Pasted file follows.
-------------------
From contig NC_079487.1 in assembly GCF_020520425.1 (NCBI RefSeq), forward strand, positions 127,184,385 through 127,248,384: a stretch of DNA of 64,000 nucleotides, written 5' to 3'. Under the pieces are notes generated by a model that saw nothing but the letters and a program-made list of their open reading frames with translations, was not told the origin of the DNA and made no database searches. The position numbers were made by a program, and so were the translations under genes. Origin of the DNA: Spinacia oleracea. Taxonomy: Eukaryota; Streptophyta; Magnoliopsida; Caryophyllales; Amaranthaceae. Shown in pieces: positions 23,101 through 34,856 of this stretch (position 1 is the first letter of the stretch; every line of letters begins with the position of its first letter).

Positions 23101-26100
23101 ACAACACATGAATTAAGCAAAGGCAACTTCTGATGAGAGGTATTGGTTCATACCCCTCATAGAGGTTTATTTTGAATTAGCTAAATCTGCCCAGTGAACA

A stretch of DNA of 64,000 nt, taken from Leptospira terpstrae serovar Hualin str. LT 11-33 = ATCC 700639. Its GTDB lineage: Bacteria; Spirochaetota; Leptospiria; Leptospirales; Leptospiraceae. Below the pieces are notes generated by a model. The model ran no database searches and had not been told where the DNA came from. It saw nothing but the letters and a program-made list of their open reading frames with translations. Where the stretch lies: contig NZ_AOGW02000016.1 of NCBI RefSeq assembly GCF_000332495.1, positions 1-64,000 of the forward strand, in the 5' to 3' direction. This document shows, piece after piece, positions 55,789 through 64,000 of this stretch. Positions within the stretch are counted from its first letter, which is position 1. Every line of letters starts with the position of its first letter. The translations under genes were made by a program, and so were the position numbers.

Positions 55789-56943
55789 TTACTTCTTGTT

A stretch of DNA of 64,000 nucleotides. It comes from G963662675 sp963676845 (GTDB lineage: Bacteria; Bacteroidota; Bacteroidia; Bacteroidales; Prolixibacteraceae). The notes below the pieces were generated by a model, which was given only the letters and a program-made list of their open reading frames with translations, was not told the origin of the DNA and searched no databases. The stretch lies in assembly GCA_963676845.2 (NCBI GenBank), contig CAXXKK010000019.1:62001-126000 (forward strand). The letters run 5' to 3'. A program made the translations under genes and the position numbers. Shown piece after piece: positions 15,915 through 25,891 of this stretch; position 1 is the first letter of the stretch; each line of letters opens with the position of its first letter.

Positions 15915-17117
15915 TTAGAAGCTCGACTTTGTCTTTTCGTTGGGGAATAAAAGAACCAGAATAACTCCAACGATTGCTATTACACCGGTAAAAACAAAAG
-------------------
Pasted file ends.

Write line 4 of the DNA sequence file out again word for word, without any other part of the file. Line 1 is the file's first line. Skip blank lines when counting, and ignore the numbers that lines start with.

A stretch of DNA of 64,000 nt, taken from Leptospira terpstrae serovar Hualin str. LT 11-33 = ATCC 700639. Its GTDB lineage: Bacteria; Spirochaetota; Leptospiria; Leptospirales; Leptospiraceae. Below the pieces are notes generated by a model. The model ran no database searches and had not been told where the DNA came from. It saw nothing but the letters and a program-made list of their open reading frames with translations. Where the stretch lies: contig NZ_AOGW02000016.1 of NCBI RefSeq assembly GCF_000332495.1, positions 1-64,000 of the forward strand, in the 5' to 3' direction. This document shows, piece after piece, positions 55,789 through 64,000 of this stretch. Positions within the stretch are counted from its first letter, which is position 1. Every line of letters starts with the position of its first letter. The translations under genes were made by a program, and so were the position numbers.